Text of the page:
Lombardo: After Patton had written the lyrics and did the vocals, he was excited about it and the way it turned out. He said he would be into doing some touring. Our schedules were able to free up and we were able to set up some dates where everyone was free and excited to do this, so here we are. I never thought we were going to be able to tour with this album to begin with.
Have you guys even had a chance to play together so far?
Lombardo: No. We haven’t even in been in the studio with Patton yet. We’re getting together on the 2nd of August and will rehearse all the way up to the tour.
What are your expectations for the tour?
Lombardo: It’s really going to be interesting to see the stage energy of this band. I already know what to expect from Crain and Pearson, and Patton, to some extent, too, but in Fantomas, Patton was caged behind his amplifiers, his little work station. In Dead Cross, there’s nothing between the drums and the crowd except Patton. You can expect some of that [Mr. Bungle] insanity on the Dead Cross tour.
Justin, did you ever think you would be playing in a band with Mike Patton?
Pearson: I never thought I would be in a band with [Patton]. We were pretty good friends with him. We did the ATP [All Tomorrow's Parties festival] that he and the Melvins curated. We had some pretty cool guest vocalists with the Locusts, so I could have seen something like that happen, but doing a full album … I never could have seen that happening.
Even when Gabe left the band, we thought, we have to get a singer. Patton’s name came up, but we thought he would be too busy. We didn’t think he would be able to do it to the capacity that he is.
It’s like putting together, what’s that shit that they do? It’s like putting together a fantasy football team.
You've both done a lot of projects and bands over the years, what is the major difference?
Lombardo: A project is usually when a producer will call you in and have you lay some drums down. A band becomes a band when you spend more time creating not only the sound, but also the imagery. There is a lot more involved. With a project, you come in, do your job, and you leave.
You should have that kind of camaraderie (when doing a band). I try to have that kind of camaraderie with everyone I play live with. I do shows with John Zorn around the world. We do duets at jazz festivals around the world that are 30-minute improvisations that are one-offs, but there is still that connection between us.
How was it working with the Misfits, Dave?
Lombardo: It was a lot of fun doing the Misfits reunions. I was able to spend a lot of time with Jerry Only. I lived with Jerry for several weeks at different periods rehearsing at different times. At that point, I felt a part of their band. He made me feel very welcome in his home. It didn’t feel like a project. It felt like a band.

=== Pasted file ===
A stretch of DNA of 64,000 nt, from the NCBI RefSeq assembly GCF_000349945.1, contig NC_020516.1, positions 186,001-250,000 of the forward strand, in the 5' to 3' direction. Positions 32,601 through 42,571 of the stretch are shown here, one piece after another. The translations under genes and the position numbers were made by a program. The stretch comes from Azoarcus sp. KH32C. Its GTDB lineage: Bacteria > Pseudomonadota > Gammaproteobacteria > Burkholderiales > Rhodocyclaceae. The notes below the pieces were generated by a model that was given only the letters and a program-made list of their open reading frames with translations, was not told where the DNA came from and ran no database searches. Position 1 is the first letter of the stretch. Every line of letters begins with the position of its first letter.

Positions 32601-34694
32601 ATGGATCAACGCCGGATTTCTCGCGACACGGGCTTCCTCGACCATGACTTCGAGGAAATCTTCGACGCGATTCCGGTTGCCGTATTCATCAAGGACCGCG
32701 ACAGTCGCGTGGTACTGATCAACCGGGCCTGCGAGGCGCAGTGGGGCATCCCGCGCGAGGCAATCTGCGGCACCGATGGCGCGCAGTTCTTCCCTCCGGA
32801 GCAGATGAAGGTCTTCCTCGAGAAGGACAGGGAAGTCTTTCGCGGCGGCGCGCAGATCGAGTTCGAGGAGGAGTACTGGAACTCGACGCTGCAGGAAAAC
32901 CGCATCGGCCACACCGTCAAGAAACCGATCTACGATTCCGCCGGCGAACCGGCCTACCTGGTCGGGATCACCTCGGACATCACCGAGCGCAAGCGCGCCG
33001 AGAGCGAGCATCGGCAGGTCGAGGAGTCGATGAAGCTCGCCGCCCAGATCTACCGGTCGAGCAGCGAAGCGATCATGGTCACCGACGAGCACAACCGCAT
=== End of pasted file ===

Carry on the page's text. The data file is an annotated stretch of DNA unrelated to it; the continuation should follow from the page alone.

My interest in punk came after the Misfits and I really didn’t listen to them much. I got into the faster stuff like Minor Threat and Dead Kennedys and DRI. When I got to really listen to the Misfits songs, I realized the melodies and the structures …(pauses) they’re classics. I hope the band decides to do more shows someday.
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SHOW ME HOW
What do you think of being called a "super group?"
Pearson: I don’t know that it’s super. It is kind of funny when people call it a super group. It’s such a weird concept trying to figure out someone’s stature. The world is aware that Slayer and Mr. Bungle are some of the best music to ever happen, but I also think that Festival of Dead Deer is also some of the best music to ever happen, but nobody knows who Festival of Dead Deer is. I don’t expect people to know who I am, but it does get presented that it is a supergroup and people say how lucky I am to play with "those guys." It’s weird.
Are you getting in a van and doing it old school?
Pearson: [Laughs] Everyone is pretty practical. The first shows we did, we were cruising around in a van and a car. Unfortunately, Lombardo’s kit doesn’t fit in the Retox van. A tour bus is fine, but we’re a new band. It’s not like we are going to be out doing this forever. I’ve never been on a tour bus, except one time when I got really sick. I don’t know what I’m missing out on…
A big expensive bill at the end of the tour…
Pearson: [laughs] Yeah, for sure.
Dead Cross are scheduled to perform at the Marquee Theatre in Tempe on Saturday, August 12. Tickets are $25 and up through Lucky Man.